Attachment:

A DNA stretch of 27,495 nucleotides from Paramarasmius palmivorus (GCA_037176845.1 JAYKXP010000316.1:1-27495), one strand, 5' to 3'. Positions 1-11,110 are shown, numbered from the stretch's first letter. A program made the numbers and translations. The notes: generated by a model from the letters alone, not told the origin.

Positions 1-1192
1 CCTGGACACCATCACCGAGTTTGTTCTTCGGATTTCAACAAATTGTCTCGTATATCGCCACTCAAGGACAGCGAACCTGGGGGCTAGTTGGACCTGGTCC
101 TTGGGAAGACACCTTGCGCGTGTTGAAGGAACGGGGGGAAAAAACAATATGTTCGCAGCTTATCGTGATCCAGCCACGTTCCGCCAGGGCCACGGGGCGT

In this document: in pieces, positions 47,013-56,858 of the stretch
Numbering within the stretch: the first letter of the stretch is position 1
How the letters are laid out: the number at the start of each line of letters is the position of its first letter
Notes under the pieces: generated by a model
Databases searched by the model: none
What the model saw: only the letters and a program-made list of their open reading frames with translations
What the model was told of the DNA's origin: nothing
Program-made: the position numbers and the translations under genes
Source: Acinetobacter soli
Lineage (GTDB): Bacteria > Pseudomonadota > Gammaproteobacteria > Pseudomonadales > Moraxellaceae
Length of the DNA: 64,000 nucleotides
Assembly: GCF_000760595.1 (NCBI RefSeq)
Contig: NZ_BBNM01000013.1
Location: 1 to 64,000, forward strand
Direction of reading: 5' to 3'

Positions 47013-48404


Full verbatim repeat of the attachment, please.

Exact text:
A DNA stretch of 27,495 nucleotides from Paramarasmius palmivorus (GCA_037176845.1 JAYKXP010000316.1:1-27495), one strand, 5' to 3'. Positions 1-11,110 are shown, numbered from the stretch's first letter. A program made the numbers and translations. The notes: generated by a model from the letters alone, not told the origin.

Positions 1-1192
1 CCTGGACACCATCACCGAGTTTGTTCTTCGGATTTCAACAAATTGTCTCGTATATCGCCACTCAAGGACAGCGAACCTGGGGGCTAGTTGGACCTGGTCC
101 TTGGGAAGACACCTTGCGCGTGTTGAAGGAACGGGGGGAAAAAACAATATGTTCGCAGCTTATCGTGATCCAGCCACGTTCCGCCAGGGCCACGGGGCGT

In this document: in pieces, positions 47,013-56,858 of the stretch
Numbering within the stretch: the first letter of the stretch is position 1
How the letters are laid out: the number at the start of each line of letters is the position of its first letter
Notes under the pieces: generated by a model
Databases searched by the model: none
What the model saw: only the letters and a program-made list of their open reading frames with translations
What the model was told of the DNA's origin: nothing
Program-made: the position numbers and the translations under genes
Source: Acinetobacter soli
Lineage (GTDB): Bacteria > Pseudomonadota > Gammaproteobacteria > Pseudomonadales > Moraxellaceae
Length of the DNA: 64,000 nucleotides
Assembly: GCF_000760595.1 (NCBI RefSeq)
Contig: NZ_BBNM01000013.1
Location: 1 to 64,000, forward strand
Direction of reading: 5' to 3'

Positions 47013-48404